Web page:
Writing (and reading) your life

There’ve been lots of questions in the twitter and Facebook spheres in recent weeks about why writers write. My own shortest answer would be: to know more. For me, there’s no better way to understand humankind as well as ideas in greater depth – and to use the gifts of mind and spirit that are our species’ greatest blessing.  I read for joy, distraction, insight, pleasure, knowledge.  I read because I am an idealist. Because I am incurably (I hope) curious. In fact, because I am increasingly curious as I age. Because books have been my most faithful companions since I was a tiny child. Because they speak to me, as Rainer Maria Rilke would say, of the “deepest things”.  Reading creates meaning for me. And, in the presence of words, I sometimes laugh out loud. Or cry over lives that otherwise would never be part of mine. An introvert, I am never “alone” when I have something to read. Never bored. Rarely restless. And I write for similar reasons.

Writing takes me much deeper than reading alone can. It’s harder, tougher, not always fun. It can be intensely sobering. Blank pages can be like blank walls. Horrible to hit and hard to scale. Yet writing’s rewards – when they come – are greater than reading’s. It’s the move from reception to action.

Because writing can be so sublimely rewarding, I feel strongly that we should all do versions of it. What a revolution that would be: a thoughtful world! A world where people thought it natural to know what they think and what effect their thoughts have!  Without writing and the reflection that writing demands and allows, insight is truncated, limited. Ruminating (turning our thoughts over in our minds), we are far less likely to make new discoveries than when we empty our thoughts onto the page. And then see what comes next.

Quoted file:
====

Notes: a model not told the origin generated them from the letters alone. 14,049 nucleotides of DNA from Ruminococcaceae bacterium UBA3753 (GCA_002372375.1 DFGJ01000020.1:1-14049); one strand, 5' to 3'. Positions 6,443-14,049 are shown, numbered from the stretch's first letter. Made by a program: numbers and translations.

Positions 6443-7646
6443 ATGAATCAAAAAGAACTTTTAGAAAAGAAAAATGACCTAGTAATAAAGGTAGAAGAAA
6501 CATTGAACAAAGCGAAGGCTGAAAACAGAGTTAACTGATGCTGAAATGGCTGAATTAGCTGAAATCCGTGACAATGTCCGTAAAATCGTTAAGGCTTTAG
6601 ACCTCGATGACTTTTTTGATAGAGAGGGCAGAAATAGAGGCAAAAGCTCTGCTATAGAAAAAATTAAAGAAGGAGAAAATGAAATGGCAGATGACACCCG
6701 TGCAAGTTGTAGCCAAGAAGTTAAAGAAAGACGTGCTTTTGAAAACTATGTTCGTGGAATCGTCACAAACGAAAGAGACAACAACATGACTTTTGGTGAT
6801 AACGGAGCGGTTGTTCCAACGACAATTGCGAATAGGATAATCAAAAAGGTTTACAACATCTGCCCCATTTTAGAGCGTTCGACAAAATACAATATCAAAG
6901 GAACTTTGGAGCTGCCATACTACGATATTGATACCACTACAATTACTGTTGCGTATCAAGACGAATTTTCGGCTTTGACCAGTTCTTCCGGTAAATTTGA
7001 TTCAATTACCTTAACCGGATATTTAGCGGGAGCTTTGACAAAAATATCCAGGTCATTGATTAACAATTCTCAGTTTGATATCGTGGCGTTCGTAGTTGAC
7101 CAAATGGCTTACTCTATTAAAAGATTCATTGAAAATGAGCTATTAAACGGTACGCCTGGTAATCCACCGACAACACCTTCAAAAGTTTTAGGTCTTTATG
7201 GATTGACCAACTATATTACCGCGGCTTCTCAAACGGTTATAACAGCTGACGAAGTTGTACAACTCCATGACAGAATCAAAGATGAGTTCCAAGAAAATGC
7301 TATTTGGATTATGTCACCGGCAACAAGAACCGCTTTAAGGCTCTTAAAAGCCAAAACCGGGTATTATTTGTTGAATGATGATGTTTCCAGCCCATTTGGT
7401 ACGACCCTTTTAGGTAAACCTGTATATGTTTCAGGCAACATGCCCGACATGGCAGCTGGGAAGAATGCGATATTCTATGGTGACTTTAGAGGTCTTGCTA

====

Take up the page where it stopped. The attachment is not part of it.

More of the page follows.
Ruminating or daydreaming has its rewards; honest, reflective writing offers far more. Writing, we become familiar with our own boring excuses; the limitations of our analyses; the dreary circularity of much of our thinking. Writing: we risk gaining freshness, a new perspective. We may even see or understand a quite new “view”. Our minds age less rapidly when we use them more. So why wouldn’t we?

I’ve written a great deal about writing and reading in two books: In the Company of Rilke and Creative Journal Writing. Such different books: but writing and reading are vast topics. CJW is short, direct, personal; you can take it to bed or on walks with you, along with your journal. I’ve never failed to teach anyone to write using that method, even those whose yearnings to write were squashed by ignorant adults at an early age. As for reading Rilke and thinking about how reading Rilke changes you, all I can say is that it was worth five years of my life. Getting started and keeping going, I can also recommend Anne Lamott’s Bird by Bird, Natalie Goldberg’s Writing Down the Bones and Annie Dillard’s The Writing Life.

After nearly 40 years in publishing and writing, I have to say that I still love teaching writing. I love witnessing the joy, release, insights and self-affirmation it can bring. I taught writing in a range of settings long before I “became” a psychological/spiritual teacher and see clearly that the results are remarkably similar to going on retreat: going inward to see the “outward” differently and understanding our own small selves in relation to the big, big whole.

I’ve written about writing your life also on Facebook and you can go there to share comments. You can buy the books/guides I am suggesting in your local bookshops or on line. Nothing at all needs to stand in the way of the adventure of writing. And if you are your own roadblock, then write about that!! CJW will tell you how.